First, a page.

The only secret about this is how the Yves Saint Laurent marketing department came up with these claims without laughing hysterically—or were they?—while saying, women are really going to fall for these lies. There is absolutely nothing in this product that will make “fatigued” skin look less tired. What you’re getting is mostly packaging novelty and misleading claims. This silicone-based serum has a spackle-like texture that you brush on skin. The component comes equipped with a synthetic brush that dispenses the product onto itself. What’s inside is ordinary when compared with today’s genuinely state-of-the-art serums, and that includes the ones with mild wrinkle-filling effects on skin such as Estee Lauder’s Perfectionist, Paula’s Choice Antioxidant Concentrates, or Tri-Aktiline Instant Deep Wrinkle Filler from Good Skin. Perhaps most disappointing is the inclusion of menthol-derived irritants, whose tingling action is meant to convince you that this product is doing something to refresh or energize tired skin, when all it’s really doing is irritating your skin, which leads to further stress, thus making your skin worse than it was before using this product. That is the secret here, but I have no problem telling it to anyone who’ll listen!
With a single brush stroke, signs of fatigue are erased, and skin is left feeling velvety smooth and fresh with radiance! This high-performance formula combines all the benefits of a skincare product with the precision and ease of a brush, the silky and comfortable texture glides over the skin, leaving it feeling incredibly fresh and invigorated. A blend of energizing active ingredients combine the Grain of Paradise extract with caffeine to erase signs of fatigue. On the skin’s surface, light-reflecting micro-pigments are able to capture and diffuse light, to reduce skin imperfections and boost radiance. A seaweed derived sugar forms a veil that maintains moisture on the surface of the skin and protects it against external threats. Wheat proteins combined with sugar extracted from oats and a silcon elastomer allow for the formula to quickly smooth fine lines, leaving it feeling soft and velvety.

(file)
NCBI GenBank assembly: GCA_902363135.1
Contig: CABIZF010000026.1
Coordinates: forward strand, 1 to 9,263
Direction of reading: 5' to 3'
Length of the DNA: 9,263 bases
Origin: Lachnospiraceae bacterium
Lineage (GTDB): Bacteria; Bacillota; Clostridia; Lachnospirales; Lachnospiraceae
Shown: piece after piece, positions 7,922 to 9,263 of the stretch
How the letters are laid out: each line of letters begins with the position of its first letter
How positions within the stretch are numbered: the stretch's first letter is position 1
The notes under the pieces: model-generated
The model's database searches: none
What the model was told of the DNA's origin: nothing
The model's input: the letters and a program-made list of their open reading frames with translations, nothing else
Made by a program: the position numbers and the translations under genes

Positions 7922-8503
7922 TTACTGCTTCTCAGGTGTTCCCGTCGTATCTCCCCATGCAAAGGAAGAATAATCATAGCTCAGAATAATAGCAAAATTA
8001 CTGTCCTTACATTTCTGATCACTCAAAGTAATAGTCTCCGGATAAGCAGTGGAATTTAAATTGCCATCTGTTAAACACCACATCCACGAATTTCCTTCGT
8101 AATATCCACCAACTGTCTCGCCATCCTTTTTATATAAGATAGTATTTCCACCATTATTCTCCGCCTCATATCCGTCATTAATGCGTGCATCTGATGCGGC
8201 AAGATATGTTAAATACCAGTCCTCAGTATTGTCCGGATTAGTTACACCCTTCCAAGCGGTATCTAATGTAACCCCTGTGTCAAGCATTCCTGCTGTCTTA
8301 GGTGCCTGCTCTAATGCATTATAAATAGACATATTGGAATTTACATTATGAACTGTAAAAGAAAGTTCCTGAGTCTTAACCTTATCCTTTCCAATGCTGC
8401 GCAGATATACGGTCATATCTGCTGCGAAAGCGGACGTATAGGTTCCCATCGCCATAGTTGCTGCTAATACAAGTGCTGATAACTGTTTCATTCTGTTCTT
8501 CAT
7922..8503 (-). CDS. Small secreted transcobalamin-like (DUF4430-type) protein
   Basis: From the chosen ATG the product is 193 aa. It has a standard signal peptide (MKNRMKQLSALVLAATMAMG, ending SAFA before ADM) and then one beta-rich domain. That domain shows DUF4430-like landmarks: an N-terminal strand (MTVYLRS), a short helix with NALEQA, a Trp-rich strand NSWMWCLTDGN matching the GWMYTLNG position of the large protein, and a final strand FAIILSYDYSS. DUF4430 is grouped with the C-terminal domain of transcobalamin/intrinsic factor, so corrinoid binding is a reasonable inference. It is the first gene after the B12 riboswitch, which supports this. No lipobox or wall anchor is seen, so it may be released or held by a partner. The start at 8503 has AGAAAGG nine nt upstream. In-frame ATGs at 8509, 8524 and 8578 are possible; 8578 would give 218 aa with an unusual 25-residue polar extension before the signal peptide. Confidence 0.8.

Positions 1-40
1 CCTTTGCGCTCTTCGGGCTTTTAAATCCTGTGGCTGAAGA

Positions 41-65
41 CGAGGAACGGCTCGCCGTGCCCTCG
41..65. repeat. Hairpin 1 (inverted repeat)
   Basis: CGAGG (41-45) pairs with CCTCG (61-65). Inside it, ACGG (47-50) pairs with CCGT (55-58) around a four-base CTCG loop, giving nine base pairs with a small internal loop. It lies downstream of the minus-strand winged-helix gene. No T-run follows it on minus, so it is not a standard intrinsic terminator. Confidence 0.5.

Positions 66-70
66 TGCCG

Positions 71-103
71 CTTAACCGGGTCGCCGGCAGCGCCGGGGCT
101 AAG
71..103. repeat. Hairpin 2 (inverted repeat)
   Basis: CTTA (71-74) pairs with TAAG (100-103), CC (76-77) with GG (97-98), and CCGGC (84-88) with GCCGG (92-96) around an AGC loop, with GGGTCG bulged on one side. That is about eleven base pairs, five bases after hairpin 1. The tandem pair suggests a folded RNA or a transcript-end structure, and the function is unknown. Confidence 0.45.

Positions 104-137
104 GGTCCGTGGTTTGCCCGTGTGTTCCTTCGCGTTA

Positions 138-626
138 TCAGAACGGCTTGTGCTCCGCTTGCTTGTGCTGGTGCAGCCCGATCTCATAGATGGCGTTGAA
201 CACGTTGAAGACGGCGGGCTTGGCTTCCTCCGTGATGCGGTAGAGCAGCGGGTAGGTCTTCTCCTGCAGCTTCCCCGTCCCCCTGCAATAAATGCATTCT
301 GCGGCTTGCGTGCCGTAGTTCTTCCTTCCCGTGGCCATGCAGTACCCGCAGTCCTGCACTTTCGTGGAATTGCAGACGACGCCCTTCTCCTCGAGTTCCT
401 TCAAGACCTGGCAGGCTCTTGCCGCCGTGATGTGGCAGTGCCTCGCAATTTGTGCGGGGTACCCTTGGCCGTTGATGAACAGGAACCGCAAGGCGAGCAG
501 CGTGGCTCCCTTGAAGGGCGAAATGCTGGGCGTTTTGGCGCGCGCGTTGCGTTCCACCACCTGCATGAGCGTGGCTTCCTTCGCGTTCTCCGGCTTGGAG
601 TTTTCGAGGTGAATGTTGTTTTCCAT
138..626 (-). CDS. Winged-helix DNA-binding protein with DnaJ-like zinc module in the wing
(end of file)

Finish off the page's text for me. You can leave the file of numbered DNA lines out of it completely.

Cyclomethicone, Dimethicone, Water, Biosaccharide Gum-1, Dimethicone/Vinyl Dimethicone Crosspolymer, Biosaccharide Gum-4, Triticum Vulgare (Wheat) Germ Extract, Glycerin, Pentylene Glycol, Dimethicone/PEG-10/15 Crosspolymer, Ethylene/Acrylic Acid Copolymer, PEG-8, Butylene Glycol, Polymethyl Methacrylate, Caffeine, Hydrolyzed Citrus Aurantium Dulcis Fruit Extract, Menthyl Lactate, Sodium Chloride, Tocopheryl Acetate, Prunus Armeniaca (Apricot) Kernel Oil, Mica, Titanium Dioxide, Avena Sativa (Oat) Kernel Extract, Silica, Fragrance, Caprylyl Glycol, Hydrolyzed Algin, Menthoxypropanediol, Sodium Salicylate, Sea Water, Aframomum Melegueta Seed Extract, Chlorella Vulgaris Extract, Sodium Hyaluronate, Solanum Lycopersicum (Tomato) Extract, Rosemary (Rosmarinus Officinalis) Extract
We have never reviewed an expensive cosmetics line with the intent of criticizing it based on the price tags alone. Our standard for reviewing all cosmetics remains the same whether the prices are rock bottom or stratospheric. What cannot be denied is that there are many consumers who just refuse to give up the notion that, in terms of cosmetics, expensive means better. If you're one of those consumers you may have been curious about our take on Yves Saint Laurent's makeup, which by far outshines their skin care.